On the 6th, we once again walked around and took in the town and the busy fiesta. We thought we had seen all of the stalls, but today we found an area where all the “witches” were selling their stuff. They had all sorts of remedies for making spells and talismans. They had dried llama foetuses, weird herbs and beans, porcupine spines, skins of foxes and ocelots, emu feathers and eggs, cat feet and tails, various stuffed animals, lizard blood (?), and donkey fat (these stalls where recognizable by the display of donkey head, hooves and tail). We even saw a pair of condor wings – but by the time we returned with the camera, they had been sold.







After walking around this mayhem for a few hours, we decided that we had had enough of this place, and so we bought a ticket for La Paz in an hour, and then rushes up to pack. The trip took about four hours, including a short stint on a ferry. We checked into Hotel Torino, which had been recommended to us, and then just settled down to spend a week or so in La Paz.

Posted by monkyhands 14:15 Archived in Bolivia Comments (0)


Lake Titicaca

sunny 10 °C
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On August 1st, we had to be at the station to catch the train to Puno at 7.30, so the alarm was set for 6.30. Alan managed to arrive back from his night out just a few minutes before it went off. We packed up and took off. The train ride to Puno, on Lake Titicaca, took 10 hours, and we had lots of great views of the Andes on the way. Alan managed to get a few hours sleep, despite the stiff seats. I preferred the train, although the bus is faster, as I could read here without getting sick.
We made it to Puno, and checked into Hotel Uros near the station. We then had dinner a a really great restaurant called Ekko or something like that, on a side street to Lima which is the main tourist area. The food was really well prepared, the best meal we’ve had in a while, and the prices are already cheaper than in Cusco and Aguas Calientes.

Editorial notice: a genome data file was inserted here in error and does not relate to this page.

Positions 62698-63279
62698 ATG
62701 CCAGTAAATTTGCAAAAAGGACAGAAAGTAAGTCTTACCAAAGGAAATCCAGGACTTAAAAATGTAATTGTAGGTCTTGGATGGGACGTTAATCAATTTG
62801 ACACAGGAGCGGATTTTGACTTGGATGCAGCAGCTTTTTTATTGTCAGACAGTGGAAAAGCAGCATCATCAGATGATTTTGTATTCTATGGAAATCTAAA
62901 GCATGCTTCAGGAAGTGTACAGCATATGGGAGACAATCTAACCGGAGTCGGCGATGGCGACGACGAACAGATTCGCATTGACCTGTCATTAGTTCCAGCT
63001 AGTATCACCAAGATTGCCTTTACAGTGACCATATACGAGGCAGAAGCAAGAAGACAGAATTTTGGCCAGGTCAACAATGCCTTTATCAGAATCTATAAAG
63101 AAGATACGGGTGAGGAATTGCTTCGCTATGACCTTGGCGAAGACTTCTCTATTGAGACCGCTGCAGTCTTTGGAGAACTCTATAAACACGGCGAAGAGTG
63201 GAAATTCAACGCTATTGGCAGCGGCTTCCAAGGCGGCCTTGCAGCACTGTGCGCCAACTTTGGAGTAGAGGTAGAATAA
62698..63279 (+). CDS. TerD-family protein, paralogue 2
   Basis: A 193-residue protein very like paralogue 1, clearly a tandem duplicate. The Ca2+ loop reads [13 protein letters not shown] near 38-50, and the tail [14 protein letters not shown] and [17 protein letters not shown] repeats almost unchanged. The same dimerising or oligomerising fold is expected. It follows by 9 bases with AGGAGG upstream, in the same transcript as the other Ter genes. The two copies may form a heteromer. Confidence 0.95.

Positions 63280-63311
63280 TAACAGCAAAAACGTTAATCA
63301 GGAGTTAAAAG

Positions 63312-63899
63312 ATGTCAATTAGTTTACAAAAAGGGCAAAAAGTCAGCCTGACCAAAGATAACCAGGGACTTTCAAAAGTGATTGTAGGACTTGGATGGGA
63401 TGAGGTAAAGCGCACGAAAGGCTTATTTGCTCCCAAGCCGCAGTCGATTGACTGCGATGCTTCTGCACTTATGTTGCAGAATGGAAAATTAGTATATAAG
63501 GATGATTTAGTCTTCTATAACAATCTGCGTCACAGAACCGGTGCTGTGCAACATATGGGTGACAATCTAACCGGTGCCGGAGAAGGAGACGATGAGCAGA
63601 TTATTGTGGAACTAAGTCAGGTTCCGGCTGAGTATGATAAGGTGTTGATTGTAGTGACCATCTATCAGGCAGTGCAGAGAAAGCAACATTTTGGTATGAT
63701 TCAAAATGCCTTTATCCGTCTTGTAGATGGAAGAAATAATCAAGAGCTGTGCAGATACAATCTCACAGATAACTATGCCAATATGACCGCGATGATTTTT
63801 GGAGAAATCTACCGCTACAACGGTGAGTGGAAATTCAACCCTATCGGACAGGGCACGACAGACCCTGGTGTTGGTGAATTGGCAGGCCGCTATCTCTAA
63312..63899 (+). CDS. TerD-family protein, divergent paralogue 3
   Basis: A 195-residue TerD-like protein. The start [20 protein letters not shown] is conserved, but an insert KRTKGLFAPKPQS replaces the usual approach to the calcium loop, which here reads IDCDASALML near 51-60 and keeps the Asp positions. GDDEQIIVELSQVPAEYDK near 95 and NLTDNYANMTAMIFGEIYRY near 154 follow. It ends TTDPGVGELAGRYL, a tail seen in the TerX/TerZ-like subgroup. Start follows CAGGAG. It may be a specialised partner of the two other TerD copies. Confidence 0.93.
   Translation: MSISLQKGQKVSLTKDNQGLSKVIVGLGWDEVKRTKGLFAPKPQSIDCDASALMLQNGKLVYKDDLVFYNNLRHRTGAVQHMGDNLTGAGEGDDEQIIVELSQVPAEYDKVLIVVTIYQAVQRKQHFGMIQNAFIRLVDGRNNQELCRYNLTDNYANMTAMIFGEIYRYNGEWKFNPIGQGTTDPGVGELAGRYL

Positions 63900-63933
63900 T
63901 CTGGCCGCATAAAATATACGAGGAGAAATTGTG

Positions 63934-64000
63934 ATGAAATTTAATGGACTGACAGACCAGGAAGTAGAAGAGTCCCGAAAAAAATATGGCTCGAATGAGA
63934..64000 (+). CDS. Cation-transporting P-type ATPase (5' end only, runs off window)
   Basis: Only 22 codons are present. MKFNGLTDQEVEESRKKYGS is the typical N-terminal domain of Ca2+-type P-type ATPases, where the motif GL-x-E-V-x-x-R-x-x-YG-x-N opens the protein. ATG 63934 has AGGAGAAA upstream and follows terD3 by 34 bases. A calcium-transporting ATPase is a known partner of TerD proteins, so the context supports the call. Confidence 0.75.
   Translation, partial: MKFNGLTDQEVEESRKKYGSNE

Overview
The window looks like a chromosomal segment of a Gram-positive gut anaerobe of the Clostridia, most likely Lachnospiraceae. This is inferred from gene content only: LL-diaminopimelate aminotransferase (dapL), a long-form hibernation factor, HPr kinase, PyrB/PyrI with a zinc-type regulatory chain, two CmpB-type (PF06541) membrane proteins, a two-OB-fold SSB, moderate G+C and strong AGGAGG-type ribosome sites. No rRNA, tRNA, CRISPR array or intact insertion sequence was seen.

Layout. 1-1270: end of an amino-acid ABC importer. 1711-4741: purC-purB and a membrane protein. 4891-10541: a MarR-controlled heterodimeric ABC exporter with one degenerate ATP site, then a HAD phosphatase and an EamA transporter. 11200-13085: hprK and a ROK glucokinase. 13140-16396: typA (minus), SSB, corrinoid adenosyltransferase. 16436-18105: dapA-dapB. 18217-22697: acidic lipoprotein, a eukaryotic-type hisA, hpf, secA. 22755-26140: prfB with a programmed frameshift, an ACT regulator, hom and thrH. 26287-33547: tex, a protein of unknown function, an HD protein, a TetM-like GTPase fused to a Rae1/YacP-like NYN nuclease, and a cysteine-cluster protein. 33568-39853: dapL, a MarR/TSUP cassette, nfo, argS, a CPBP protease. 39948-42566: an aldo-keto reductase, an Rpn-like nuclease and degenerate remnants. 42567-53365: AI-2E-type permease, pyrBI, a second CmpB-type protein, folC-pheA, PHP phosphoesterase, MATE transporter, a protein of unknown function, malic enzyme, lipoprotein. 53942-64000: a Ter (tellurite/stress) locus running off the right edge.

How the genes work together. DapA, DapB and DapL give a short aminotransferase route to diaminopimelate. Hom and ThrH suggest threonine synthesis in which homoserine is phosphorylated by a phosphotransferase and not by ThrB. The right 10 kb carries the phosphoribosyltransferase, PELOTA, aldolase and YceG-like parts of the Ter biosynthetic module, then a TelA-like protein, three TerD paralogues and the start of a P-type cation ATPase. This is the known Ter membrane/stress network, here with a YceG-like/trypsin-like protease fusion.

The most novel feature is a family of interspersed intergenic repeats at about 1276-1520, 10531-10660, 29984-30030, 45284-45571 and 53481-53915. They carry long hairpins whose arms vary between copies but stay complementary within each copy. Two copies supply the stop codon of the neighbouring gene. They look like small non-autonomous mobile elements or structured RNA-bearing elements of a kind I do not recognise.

August 2nd, we did two tours in the area around Puno. Even though Lake Titicaca for us is just the simplest way of getting to Bolivia from Cusco, we thought we might as well check out a bit of what the place has to offer before moving on. In the morning we visited the floating islands of the Uros community. They build islands out of the roots of reeds that grow in the lake, and top them with fresh reeds. These islands are literally floating on top of the lake, and so they have to anchor them to keep them put. On the islands, they have their houses etc. It was very organised and touristy, but still interesting to see the islands and walk around on them.





In the afternoon, we went to see the funerary towers at Sillustani. These towers were used for burial by pre-Inca cultures, and when the Incas arrived, they continued the custom. The tallest tower stands at 12 meters, and the stonework was again impressive.





Tired, we returned to town. We went out for dinner with two German guys whom we have been running into since Lima - everywhere we go, there they are. We tried to go to the same restaurant as the day before, but we were told that the chef had too many pisco sours, and was unable to cook. A shame. We had a meal elsewhere, and a few drinks.

Posted by monkyhands 11:04 Archived in Peru Comments (1)